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SANTA FE – New Mexico’s two largest permanent funds will deliver a record $1.3 billion – an 11% increase – for state spending on public schools and other operations in the next budget year, according to the State Investment Council.
State Investment Officer Steve Moise shared the figures Tuesday in a meeting of the investment council and said the spending power is equal to a savings of about $1,630 in annual taxes for each New Mexico household.
The coming distribution for the budget year that starts in July is about $125 million higher than this year’s.
State Land Commissioner Stephanie Garcia Richard said each of the last three years has been a record-breaker for revenue.
“This money goes to support vital services, such as education, but it also saves taxpayers and working families from having to come up with this funding,” she said in a written statement.
The money comes from the land grant and severance tax permanent funds, which operate as an endowment of sorts, growing with oil and gas royalty contributions and investment returns.
The land grant permanent fund alone is now valued at about $25.8 billion, and per the state Constitution distributes 5% of its recent average annual value to support spending on schools, universities, hospitals and other beneficiaries.
The record value of the land grant fund, Garcia Richard said, “demonstrates that we have sufficient resources to provide for both current educational needs while also preserving financial security for future generations to come.”
State officials credited record-high oil and gas income from state lands for the strong year, as New Mexico recently overtook North Dakota to become the nation’s second-highest oil producing state behind only Texas.
In December, for example, the State Land Office broke its record for monthly earnings, reaching almost $142 million. Three other of the highest-earning months also came last year.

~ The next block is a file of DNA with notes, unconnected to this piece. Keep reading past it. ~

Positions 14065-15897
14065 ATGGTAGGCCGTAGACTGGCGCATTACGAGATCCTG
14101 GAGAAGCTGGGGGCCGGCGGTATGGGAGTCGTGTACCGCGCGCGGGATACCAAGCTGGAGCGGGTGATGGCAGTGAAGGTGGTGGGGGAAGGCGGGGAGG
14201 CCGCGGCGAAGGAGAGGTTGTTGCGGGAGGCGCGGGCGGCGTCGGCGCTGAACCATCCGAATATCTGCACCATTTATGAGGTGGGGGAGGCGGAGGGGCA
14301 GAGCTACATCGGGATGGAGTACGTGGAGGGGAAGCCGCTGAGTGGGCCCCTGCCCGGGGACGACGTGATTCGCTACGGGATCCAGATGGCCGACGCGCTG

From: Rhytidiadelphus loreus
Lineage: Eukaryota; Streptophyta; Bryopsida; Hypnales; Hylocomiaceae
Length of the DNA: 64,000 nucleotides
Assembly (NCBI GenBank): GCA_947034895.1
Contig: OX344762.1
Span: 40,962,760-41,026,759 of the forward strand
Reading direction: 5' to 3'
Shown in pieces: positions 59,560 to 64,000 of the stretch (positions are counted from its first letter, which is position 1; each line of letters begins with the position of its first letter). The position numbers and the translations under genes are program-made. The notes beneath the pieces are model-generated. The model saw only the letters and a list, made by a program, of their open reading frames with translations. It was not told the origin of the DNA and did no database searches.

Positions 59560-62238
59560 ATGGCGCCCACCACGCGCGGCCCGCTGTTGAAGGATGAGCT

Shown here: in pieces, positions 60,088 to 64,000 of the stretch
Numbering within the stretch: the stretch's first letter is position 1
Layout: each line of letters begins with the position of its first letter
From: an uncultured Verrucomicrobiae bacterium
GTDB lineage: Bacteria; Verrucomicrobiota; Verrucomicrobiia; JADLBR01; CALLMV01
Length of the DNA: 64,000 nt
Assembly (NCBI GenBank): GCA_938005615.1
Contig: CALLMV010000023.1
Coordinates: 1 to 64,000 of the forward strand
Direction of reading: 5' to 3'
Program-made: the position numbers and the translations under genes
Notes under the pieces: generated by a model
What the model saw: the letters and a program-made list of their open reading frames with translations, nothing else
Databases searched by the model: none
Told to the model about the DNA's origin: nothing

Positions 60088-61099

Contributions into the land grant permanent fund exceeded $1.3 billion, or $400 million higher than any other year, according to data released by the council.
“This year’s inflows blew past the last two years’ inflows substantially,” Moise said.
The state also had a strong year for investments, generating roughly 17% in returns, or twice its target, the SIC said.
How best to harness the power of the massive endowments is a perennial debate at the Roundhouse.
A proposed constitutional amendment heading to voters Nov. 8 would boost the annual distribution out of the permanent school fund – a component of the broader land grant permanent fund – from 5% to 6.25%.
It would generate an additional $211 million a year for early childhood education and K-12 schools.
Supporters say the plan would sharply increase funding for programs with evidence of success in New Mexico, such as prekindergarten, extending the school year and enhanced instruction for students at risk of failure.
Opponents, in turn, say the land grant permanent fund is already a critical source of revenue for the state and that pulling more heavily on it now will actually leave the state with smaller annual distributions in about 20 years – because the growth of the fund will be slower.
The proposed amendment, House Joint Resolution 1, cleared the Legislature last year, sending it to voters.
A previous proposal to increase the distribution rate from the land grant permanent fund to fund a three-tier minimum pay scale for teachers narrowly won voter approval in 2003 after being pushed by former Gov. Bill Richardson.
It raised the annual distribution rate from 4.7% to 5.8%, but the rate was gradually reduced to the current 5% by 2017 under the terms of the approved proposal.
Overall, New Mexico’s sovereign wealth fund is the third largest in the United States, just behind Alaska and Texas. It’s also one of the 30 largest such funds in the world, according to the Sovereign Wealth Fund Institute.